Reading Lesson:
Captain Courage and the Fear-Squishing Shoes

Objectives: After listening to and discussing the story, Captain Courage and the Fear-Squishing Shoes, students will learn the key components involved in speaking with confidence and courage.


  • Captain Courage and the Fear-Squishing Shoes
  • Markers
  • Flip Chart


  • Explain to the students that you will be reading a book about a student who is scared of being the “new girl” at school.
  • Write the word “courage” on the flip chart and ask the students to define it, with assistance. (Example: Being brave even when one is scared).
  • Ask the students how they think the new girl at school might feel.
  • Introduce the title of the book as well as the names of the author and illustrator; then, begin reading the story.

Teaching Methods:

  • Begin reading the story, stopping at points that illustrate how Katie, the new girl, is feeling.
  • Ask the students to come up with descriptions of what Katie is or is not doing to depict her lack of confidence.
  • Write on the flip chart under the heading “Lacking Courage,” all the descriptions the students generate (Examples: barely speaks, stays very still like a statue, eyes closed, no smile/only frown, voice is a quiet murmur). Use the illustrations to come up with additional descriptions if necessary.
  • Then, in the show-n-tell scene in the story during which “everything changed,” tell your students to listen for ways in which Katie demonstrates confidence.
  • Write on the flip chart under the heading “Showing Courage,” all the descriptions that the students generate (Examples: stands up straight, smiles, uses a loud and strong voice, moves around/not frozen anymore).
  • Finish reading the story.


  • Review the lists on the flip chart that the students generated.
  • Ask the students how Captain Courage helped Katie find courage (Example: He showed her what courage looked like and sounded like.).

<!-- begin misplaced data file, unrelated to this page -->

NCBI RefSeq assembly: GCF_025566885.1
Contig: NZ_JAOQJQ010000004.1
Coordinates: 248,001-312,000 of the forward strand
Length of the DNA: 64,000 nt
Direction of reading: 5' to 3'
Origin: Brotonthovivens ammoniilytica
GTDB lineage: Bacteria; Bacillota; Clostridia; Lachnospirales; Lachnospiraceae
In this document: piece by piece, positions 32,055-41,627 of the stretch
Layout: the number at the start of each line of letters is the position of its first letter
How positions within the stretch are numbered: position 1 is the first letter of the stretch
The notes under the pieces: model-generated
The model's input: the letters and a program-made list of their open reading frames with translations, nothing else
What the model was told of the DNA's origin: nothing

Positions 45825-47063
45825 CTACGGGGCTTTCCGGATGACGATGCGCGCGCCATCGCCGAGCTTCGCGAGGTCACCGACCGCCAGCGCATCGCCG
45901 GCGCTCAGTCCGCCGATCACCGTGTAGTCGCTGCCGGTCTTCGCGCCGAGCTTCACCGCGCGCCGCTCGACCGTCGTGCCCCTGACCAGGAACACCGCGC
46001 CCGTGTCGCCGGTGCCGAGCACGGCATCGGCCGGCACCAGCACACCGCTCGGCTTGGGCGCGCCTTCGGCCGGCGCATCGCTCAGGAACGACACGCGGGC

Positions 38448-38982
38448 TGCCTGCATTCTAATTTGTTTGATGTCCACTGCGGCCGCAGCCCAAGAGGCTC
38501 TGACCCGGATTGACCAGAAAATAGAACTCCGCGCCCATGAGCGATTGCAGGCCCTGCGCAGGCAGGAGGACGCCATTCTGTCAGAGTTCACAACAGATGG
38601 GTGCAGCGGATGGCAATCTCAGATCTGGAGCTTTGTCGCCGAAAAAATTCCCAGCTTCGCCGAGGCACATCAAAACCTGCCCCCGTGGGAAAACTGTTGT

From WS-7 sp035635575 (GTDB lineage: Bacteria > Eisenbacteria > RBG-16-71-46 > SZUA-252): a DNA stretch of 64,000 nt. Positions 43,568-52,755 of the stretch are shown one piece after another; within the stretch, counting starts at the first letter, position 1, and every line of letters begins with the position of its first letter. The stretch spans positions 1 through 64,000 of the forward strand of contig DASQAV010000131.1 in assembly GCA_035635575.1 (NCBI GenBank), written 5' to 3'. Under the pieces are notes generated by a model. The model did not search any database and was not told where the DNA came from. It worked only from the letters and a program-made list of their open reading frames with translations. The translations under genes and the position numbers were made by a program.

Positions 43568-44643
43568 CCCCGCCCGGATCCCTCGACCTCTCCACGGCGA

• Discuss situations at school in which students need to show courage.
  • Using a mirror, practice “friendly” facial expressions (e.g., smile and use eye contact with your audience). Compare the difference between friendly, confident facial expression and other types of expression such as: sad, fearful and angry.
  • Role play: In a group, have the “group leader” ask for everyone to stand and introduce themselves. Then, have each person tell one thing that makes him/her unique (for example: a hobby, an unusual favorite food, etc.). Using friendly facial expression and straight upright posture, the speaker should introduce him/herself and talk about their unique trait, making sure everyone in the group can hear him/her.
  • Using pictures of friends and family, discuss these pictured individuals’ facial expression, personalities, eye contact, etc.
  • Discuss Captain Courage’s public speaking tips at the back of the book, and come up with a list of people you think are effective, confident speakers like Captain Courage.
  • Write down all the things that happen to you when you get nervous before speaking (for example: sweaty palms, butterflies in your stomach, rapid heartbeat, flushing, fidgeting). Then, put a check mark next to each stagefright symptom that your audience will not even notice, such as a rapid heartbeat—they can’t see that! Notice just how many of these symptoms are not able to be detected by audience members.
  • Prepare a practice presentation about a favorite book of yours. Take the first sentence of this practice presentation and memorize it. Then, deliver the presentation to a group of peers, friends or loved ones and get feedback from them. Ask them about how you were standing (e.g., straight vs. slumped), how your voice sounded, and if you stumbled on your words.
  • Extended practice: Deliver the entire presentation you have prepared from #6 above. Practice in front of a mirror, then in front of a group. Again, ask for feedback from your audience. Notice how much you improve through practice.